EVs recover energy when braking, while pure ICE cars don´t. It also saves on brakes, which reduces particles emissions.

 

Car life time
Although battery end of life is a concern, batteries can be partially recycled. Also next gen batteries will last 20-30 years, more than the usual car life span.
Also as maintenance is much lower, less is spent on materials, therefore reducing eco impact.

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I'm for the safety issue of E-Cars when it comes to pedestrians and bicyclists. Ok, you can see them from far off usually, but there are occassions where they are around a bend in the road and not so visible. 

 

People are part of the environment and pedestrians (and bicyclists) are at a bit of a risk in some situations where an E-Car is involved. We are encouraged to get out and partake of exercise and that in fresh air but the E-Car could be a hazard to some who are trying to do those very things. Of course, walkers and bicyclists could just stay on the paths in parks and woods where E-Cars have no access but at some point they may come in contact with an actual E-Car use road, as in, need to get back off the path and onto the road to their office/home. It's important to develop and intigrate sensors for E-Cars to signal them that people on foot and bikes are up ahead and around those corners but there must also be some development of a divise to allow the pedestrian and the cyclist to also be forewarned in those particular situations. 

 

Ok, you should look both ways before you cross the road, but sometimes where the crossing is, there is a bend in the tree lined road and you can only go on the headlights shining from a distance or stepping out in front of said oncoming E-Car before you know it's coming round that bend. With a 'normal' car you can also hear the car's motor running and that's a warning not to cross the road too. Same for pedestrians who live in rural areas with no sidewalk. Usually you can hear the 'normal' car coming and squish over to the very edge of the roadside, if not onto a patch of turf, if there is any, to avoid the E-car that is hogging the middle of the road and coming up behind you. Without walking at night, dusk or dawn or in inclimate weather to see the shine of the E-Car's headlights, you may not be able to hurry to the very precipice to avoid the E-Car as it blithely rolls at you.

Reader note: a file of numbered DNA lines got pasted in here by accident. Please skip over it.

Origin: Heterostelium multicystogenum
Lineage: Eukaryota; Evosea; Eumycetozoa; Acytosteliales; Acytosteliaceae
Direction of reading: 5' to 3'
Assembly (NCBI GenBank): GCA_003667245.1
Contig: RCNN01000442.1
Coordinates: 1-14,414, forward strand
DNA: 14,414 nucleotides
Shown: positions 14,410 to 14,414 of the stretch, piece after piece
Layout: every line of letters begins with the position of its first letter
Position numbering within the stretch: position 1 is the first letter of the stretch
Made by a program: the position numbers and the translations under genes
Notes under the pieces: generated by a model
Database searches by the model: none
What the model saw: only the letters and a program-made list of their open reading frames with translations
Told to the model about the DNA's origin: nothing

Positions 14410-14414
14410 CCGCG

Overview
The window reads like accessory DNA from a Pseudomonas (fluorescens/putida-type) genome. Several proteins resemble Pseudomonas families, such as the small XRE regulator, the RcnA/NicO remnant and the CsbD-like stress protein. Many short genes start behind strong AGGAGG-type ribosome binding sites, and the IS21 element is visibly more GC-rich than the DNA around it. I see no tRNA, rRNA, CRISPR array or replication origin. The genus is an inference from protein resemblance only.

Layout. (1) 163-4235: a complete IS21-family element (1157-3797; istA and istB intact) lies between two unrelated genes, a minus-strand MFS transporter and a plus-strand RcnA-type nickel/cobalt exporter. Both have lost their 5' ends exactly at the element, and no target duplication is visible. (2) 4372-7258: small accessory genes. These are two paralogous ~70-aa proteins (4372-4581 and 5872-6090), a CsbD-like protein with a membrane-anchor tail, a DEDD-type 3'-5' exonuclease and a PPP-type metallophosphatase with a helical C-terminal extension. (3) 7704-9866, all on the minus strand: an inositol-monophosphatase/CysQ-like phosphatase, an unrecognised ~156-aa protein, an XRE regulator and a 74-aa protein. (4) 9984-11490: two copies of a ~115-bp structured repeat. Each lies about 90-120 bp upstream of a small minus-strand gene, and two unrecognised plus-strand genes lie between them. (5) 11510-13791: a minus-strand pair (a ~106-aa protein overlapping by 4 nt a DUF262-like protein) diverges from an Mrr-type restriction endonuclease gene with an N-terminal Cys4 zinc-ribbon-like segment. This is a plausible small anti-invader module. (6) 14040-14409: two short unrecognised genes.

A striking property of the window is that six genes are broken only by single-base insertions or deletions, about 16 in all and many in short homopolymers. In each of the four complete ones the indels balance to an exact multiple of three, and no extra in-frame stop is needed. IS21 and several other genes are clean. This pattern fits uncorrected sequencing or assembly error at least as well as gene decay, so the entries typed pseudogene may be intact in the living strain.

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18 minutes ago, Mackle said:

Ah but Mike, what about EMF? :D

Unsubstantiated conspiracy theory.

 

I´ve met and documented a case of hypersensitivity to electromagnetic fields, which was solved by proper grounding of his house.

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3 minutes ago, cybil said:

With a 'normal' car you can also hear the car's motor running and that's a warning not to cross the road too. Same for pedestrians who live in rural areas with no sidewalk.

To my displease, there is an EU regulation that will force EVs to emmit (external) noise in city environments. The good thing is that the noise can be chosen in a way that it is not heard inside houses.

 

In any case, new cars must have an automatic braking system to avoid hitting pedestrians.

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1 hour ago, MikeMelga said:

...

In any case, new cars must have an automatic braking system to avoid hitting pedestrians.

 

 

I assume that you didn't watch Topgear on Sunday, when they tested just such a system and it did nothing!   (No clip online so I can't post it)

 

And there is also this:

https://www.dailymail.co.uk/news/article-6781955/BMWs-pedestrian-detection-FAILS-slow-car-approaches-dummy-tests.html

 

 

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11 minutes ago, dj_jay_smith said:

I assume that you didn't watch Topgear on Sunday, when they tested just such a system and it did nothing!   (No clip online so I can't post it)

 

And there is also this:

https://www.dailymail.co.uk/news/article-6781955/BMWs-pedestrian-detection-FAILS-slow-car-approaches-dummy-tests.html

Sorry, your post is bullshit. The article clearly says that most of the other cars performed as expected. And you picked one that didn´t and made it the general rule instead of the exception.

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10 minutes ago, MikeMelga said:

Sorry, your post is bullshit. The article clearly says that most of the other cars performed as expected. And you picked one that didn´t and made it the general rule instead of the exception.

 

I did not say that the system does not work at all.

I did not say that all cars failed.

I did not apply a general rule to anything.

 

I simply pointed out that in this article there are failures and in Top gear on Sunday there were also failures.  

1 failure = 1 avoidable death.

 

In fact you have implied in your statement that this technology will be a 'saviour' and that there will be so such problems in the future.  This I would argue is not true.  As even if the technology worked perfectly every single time, there are still cases where there is simply not enough time/distance for the vehicle to stop.

 

So there is NOTHING in my statement that is bullshit and I resent you stating as such!

 

 

 

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You are criticizing a technology that would work ON TOP of what we currently have.   What we have now?  A human driving a car and having to react when someone walks in front of the car.  What the new technology offers?  A human driving a car and having to react when someone walks in front of the car and if the human fails the car will break automatically.  

 

The technology is new, of course it is not yet perfect.   But maybe we should just continue trusting the humans only.

 

Sorry, but sometimes people are so backwards. 

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Please excuse my ignorance but isn't the driver still supposed to be alert and watching out for unforeseen circumstances such as pedestrians, etc. stepping in the road? Can't the driver then override the autonomous program and brake/turn accordingly? You know, like it has always been done? Or is the driver supposed to be sleeping or texting or whatever else?